Michigan Slip and Fall Attorney

heading divider
wet floor sign to avoid slip and fall accident

When you visit a store, restaurant, park, or other public place in Michigan, you have a reasonable expectation that walkways, staircases, and other surfaces are safe to set foot on.

Because no one expects to be injured when they are legally allowed on the premises, Michigan state law imposes a duty on property owners and managers to take reasonable steps to protect visitors from harm. When they fail in this duty, they may be held liable for the injuries that visitors might suffer.

By pursuing a slip and fall claim, you can demand that the at-fault party pays for your treatment, lost wages, pain and suffering, and other losses. However, many property and business owners dispute that they caused the injuries and damages you’ve suffered.

Your financial compensation after a slip and fall accident may depend on having knowledgeable, skilled legal representation on your side. David Christensen is prepared to fight for the settlement you deserve.

If you or a loved one have been injured in a slip and fall accident in Michigan, contact Christensen Law today to start pursuing compensation for your injuries and damages. Schedule a free initial case review to talk with one of our skilled slip and fall lawyers about your rights. Our firm can help you pursue the maximum financial recovery possible for your case. There is no fee unless we win for you.

What Do You Have to Prove in a Slip and Fall Case?

The facts that you need to prove in a slip and fall case depend on the circumstances of your fall. The duties that a property or business owner owes to a visitor to that property depend on the visitor’s status.

A visitor can fall into one of three categories:

  • Invitee – An invitee is someone with permission to be on the property who comes onto the property for the owner’s benefit. Customers are a common type of invitee. Property and business owners owe invitees a duty to take reasonable steps to inspect the property, warn of dangerous or hazardous conditions, and remedy or remove such hazards.
  • Licensee – A licensee is someone with permission to be on the property who comes onto the premises for the licensee’s own benefit. Examples of licensees include social guests, delivery drivers, or door-to-door salespeople. A property or business owner owes a licensee a duty to warn them of dangerous or hazardous conditions of the property that would not be obvious to the licensee.
  • Trespasser – A trespasser is someone without permission to be on the property. A property or business owner only owes trespassers a duty to refrain from willfully causing injury to the trespasser. They can’t, for example, set traps for trespassers. Property owners do owe a duty of care to minor trespassers in certain circumstances.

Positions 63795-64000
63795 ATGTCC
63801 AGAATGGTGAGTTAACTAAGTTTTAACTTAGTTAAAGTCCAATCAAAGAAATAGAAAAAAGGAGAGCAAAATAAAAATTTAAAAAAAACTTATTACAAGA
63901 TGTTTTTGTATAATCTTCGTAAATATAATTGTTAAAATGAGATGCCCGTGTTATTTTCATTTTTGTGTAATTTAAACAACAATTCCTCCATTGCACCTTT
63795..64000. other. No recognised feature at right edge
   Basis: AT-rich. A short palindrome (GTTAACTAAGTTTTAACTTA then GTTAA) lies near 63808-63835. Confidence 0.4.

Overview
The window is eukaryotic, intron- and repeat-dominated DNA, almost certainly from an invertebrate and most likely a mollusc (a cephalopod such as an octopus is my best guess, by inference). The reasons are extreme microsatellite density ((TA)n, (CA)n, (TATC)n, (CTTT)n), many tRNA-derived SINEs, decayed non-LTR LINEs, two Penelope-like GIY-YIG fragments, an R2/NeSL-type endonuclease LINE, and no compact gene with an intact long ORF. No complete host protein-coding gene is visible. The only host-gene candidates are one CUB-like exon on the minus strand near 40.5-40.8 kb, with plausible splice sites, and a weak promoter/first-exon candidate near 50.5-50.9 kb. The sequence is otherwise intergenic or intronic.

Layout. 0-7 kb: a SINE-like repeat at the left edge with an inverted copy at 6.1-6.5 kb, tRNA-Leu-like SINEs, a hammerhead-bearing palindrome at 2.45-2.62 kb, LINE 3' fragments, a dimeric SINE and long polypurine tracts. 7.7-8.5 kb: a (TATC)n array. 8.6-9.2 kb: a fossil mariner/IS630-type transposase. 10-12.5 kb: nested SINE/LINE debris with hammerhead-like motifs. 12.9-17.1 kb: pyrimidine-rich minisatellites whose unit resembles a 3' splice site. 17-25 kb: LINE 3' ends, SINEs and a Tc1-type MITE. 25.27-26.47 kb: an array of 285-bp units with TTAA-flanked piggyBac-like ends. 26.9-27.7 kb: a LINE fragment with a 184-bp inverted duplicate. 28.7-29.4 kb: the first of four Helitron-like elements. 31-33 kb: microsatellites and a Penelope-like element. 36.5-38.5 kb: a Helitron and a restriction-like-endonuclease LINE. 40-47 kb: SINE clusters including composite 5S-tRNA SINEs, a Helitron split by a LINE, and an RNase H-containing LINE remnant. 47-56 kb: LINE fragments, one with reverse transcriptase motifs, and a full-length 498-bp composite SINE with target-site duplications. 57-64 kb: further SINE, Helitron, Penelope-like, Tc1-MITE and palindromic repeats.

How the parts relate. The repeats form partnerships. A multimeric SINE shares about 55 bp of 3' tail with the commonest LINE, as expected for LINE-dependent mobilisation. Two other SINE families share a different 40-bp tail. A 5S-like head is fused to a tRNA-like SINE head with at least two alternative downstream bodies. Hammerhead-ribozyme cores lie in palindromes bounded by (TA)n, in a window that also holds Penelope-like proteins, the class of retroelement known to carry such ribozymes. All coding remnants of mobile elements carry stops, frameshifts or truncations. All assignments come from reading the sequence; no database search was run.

In order for an invitee to prove a slip and fall case, you will likely need to show that an unreasonably dangerous condition that the property or business owner should have known about caused your slip and fall that the property. For example, a store owner who knew about a patch of ice or puddle of oil on their premises and failed to clean it up could be held liable for a slip and fall injury that results.

In some cases, your lawyer may argue that the property manager failed to exercise reasonable diligence that would have uncovered the condition. A negligent property manager could have had a reasonable opportunity to remedy or repair the condition or warn you of its existence but failed to do so. For example, if a landlord never or very rarely inspected the condition of communal stairs in an apartment complex, they may be found liable for an injury caused by a faulty railing.

You must also establish that you suffered compensable damages, like medical expenses to treat your injuries, lost wages from the time you missed from work while recovering from injuries, or pain and suffering caused by injuries.

Some property or business owners may argue that the hazard that caused your fall was “open and obvious” to you. They may blame you for your injury by saying that you chose to walk across the hazard and failed to exercise reasonable care in doing so.

If the owner raises an “open and obvious” defense, your attorney may need to prove that the hazard that caused your fall wasn’t open and obvious, or that you had no choice but to walk across the hazard. For example, the patch of ice directly that you slipped on was directly in front of a store entrance. At Christensen Law, we’ll prepare you for these counterarguments to protect your right to compensation.